Sitting Down With Crescent Muhammad

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Crescent Muhammad (right) takes a winning name from a young Park Forester at the new residents’ event held last week at Dining on the Green. (Photo: Wendy Heise)

Park Forest, IL—(ENEWSPF)— Crescent Muhammad recognizes that she has big shoes to fill taking over the position previously held by Barbara Moore, but is optimistic about in her new position as Community Relations Coordinator. Muhammad started took over a little more than 5 weeks ago, and seems to have settled in rather quickly. She comes to Park Forest with a Bachelor of Arts in Economics from New Mexico State University, and has two semesters remaining on a Masters in Public Administration from Governors State University. She has two children, four year old son Nasir, and 10 month old daughter, Phyre.

Crescent grew up in Harvey, IL, and has family living in Matteson. She moved to Park Forest about 3 months ago, and starts her story there, “I am new Park Forest resident, and a new member of the Village staff.  I say that because in my position as Community Relations Coordinator, everything that I’m doing is beneficial to the residents of Park Forest, which includes me.  Some of the interests that residents may have, or concerns, I can relate to a lot better being in the community and noticing things on my own – and sometimes I can pre-empt a concern that another resident may have, who may not feel as comfortable to bring it to the forefront.”

She says she enjoys the spirit of the Village, “I like Park Forest.  I moved to Park Forest for accessibility.  My family is in Matteson.  I wanted to be close to them, but I wanted to be able to get to where I need to.  I moved in just before the grocery store closed.  So, I had everything within walking distance: a movie theater, the doctor’s office, the library, the pool, which is ideal for me.  I spent about 6 years in New Mexico [in school], and it was just about the same.  Everything was in walking distance.”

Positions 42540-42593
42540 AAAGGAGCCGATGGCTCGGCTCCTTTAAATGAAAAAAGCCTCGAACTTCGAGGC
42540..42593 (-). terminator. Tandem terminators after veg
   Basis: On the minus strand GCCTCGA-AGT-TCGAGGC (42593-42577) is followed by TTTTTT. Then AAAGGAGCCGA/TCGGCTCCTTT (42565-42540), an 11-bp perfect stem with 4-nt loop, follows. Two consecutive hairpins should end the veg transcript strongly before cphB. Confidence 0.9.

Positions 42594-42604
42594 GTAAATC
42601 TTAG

“I think being out in your community and just being able to walk and enjoy what your community has to offer really adds to your quality of life.  I think that’s a good point of Park Forest.”

While her undergraduate degree is in Economics, she speaks of a strong interest in international development.  “My minor is in government, so I’ve always had an interest in public administration with regard to how governments develop, and develop their economies and their community base.  From there, a lot of my work was with community organizations, and an emphasis on community development.”

Muhammad most recently worked with Teen Living Programs, a not-for-profit organization that works with homeless youth. She was attracted to the organization because it provides more than a "temporary fix" for youth in need, “Basically the organization helps youth who are homeless.  They provide housing.  They also provide a comprehensive training program for the youth which includes life skills, money management, health and nutrition.”